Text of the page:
Image courtesy of Anthony Cardone King’s College students visit the Jamaican embassy and meet with a delegate to the United Nations as part of the National Model United Nations conference.
Image courtesy of Anthony Cardone
King’s College students visit the Jamaican embassy and meet with a delegate to the United Nations as part of the National Model United Nations conference.

When it came time to display their knowledge and write resolutions at the National Model United Nations, King’s students were more than prepared.

This year’s National Model United Nations (NMUN) began on March 29 and ended on April 2. The NMUN is a simulated version of the United Nations, in which students play the part of United Nations delegates.

Their mission statement reads: “We positively affect the lives of participants and prepare them to be better global citizens through quality educational experiences that emphasize collaboration and cooperative resolution of conflict. We envision a world comprised of civically engaged people who strive for peaceful, multi-lateral conflict resolution and equitable, sustainable human development.”

King’s students agreed that the NMUN is a valuable learning experience. Students from all over the world gather to represent a foreign country. They study their assigned country all the way up to the conference, learning its history, style of government, foreign policy and political parties.

Each delegate is assigned three specific issues and have to figure out their country’s stance on those issues prior to the conference. Students then look to write resolutions with other like minded nations to address these issues. This is all done so that students can accurately represent their country in a way that is comparable to that of an actual United Nations delegate.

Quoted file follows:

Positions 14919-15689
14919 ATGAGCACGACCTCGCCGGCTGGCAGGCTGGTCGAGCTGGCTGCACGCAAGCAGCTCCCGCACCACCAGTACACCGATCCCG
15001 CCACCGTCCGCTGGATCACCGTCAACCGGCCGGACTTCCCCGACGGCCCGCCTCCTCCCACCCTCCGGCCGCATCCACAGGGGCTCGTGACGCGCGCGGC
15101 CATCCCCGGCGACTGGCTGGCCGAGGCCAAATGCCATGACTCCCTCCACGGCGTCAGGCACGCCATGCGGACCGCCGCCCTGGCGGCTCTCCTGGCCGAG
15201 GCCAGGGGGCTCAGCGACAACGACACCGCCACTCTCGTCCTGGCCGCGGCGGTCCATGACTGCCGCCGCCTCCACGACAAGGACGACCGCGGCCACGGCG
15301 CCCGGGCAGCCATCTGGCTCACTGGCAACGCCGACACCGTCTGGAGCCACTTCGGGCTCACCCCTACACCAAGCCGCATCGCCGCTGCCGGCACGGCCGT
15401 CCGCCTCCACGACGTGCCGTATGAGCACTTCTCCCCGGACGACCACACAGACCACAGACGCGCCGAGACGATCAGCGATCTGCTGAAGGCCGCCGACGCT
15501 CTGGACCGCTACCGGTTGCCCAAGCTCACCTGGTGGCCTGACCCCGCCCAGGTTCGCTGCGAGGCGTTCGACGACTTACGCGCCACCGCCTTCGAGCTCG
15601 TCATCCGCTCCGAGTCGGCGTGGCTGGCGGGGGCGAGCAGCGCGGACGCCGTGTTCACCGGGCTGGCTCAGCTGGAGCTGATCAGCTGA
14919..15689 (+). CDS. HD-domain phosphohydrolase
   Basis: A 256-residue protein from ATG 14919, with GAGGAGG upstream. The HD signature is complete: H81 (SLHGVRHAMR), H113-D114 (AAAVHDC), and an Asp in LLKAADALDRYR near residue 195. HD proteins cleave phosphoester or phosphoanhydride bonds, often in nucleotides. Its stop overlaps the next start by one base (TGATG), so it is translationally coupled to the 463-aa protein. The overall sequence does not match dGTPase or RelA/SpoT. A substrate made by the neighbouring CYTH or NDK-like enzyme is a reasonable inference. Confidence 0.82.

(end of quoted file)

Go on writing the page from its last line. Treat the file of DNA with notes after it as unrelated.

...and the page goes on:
This year the King’s College team was given Jamaica as its country of study for the NMUN. Under the guidance of Dr. Beth Admiraal and Dr. Margarita Rose, the groupspent the whole semester leading up to the conference learning about Jamaica. This included studying the country’s colonial history, independence, economy, their current prime minister Portia Simpson-Miller and current domestic issues to get a good grasp on how to best represent them at the NMUN.

During the conference students had early days and late nights in their respective sessions. They listened to speeches about how certain Member States feel on the issues presented, and this allowed others to hear their opinions loudly in front of many different nations.

The conference allowed for diplomatic solutions to be found. Opinions were exchanged in caucusing sessions where the students wrote “working papers” together. Working papers were added to and edited until they were deemed fit to become draft resolutions by the moderators of the conference. When they reached the point of draft resolution they were then voted on to become resolutions.

All of King’s students put in hours of hard to prepare and participate in the conference. Some even sacrificed time during their lunch and dinner to work more on their working papers.

A highlight of the trip was a vist to the Jamaican embassy to meet an actual United Nations delegate who answered questions students had about their topics and provided insight as to what life is like working in the UN.

Vittoria Degioso, one of the students who attended the conference, said the experience was an invaluable one.

“I’ve done NMUN for three years now and every year provides me with new experiences, challenges, friendships and knowledge,” Degioso said. “I’ve made friends from all across the world and I’ve learned things about cultures and countries that I never would have known. I wouldn’t trade this experience for the world and I think it’s an experience that any student should at least consider.”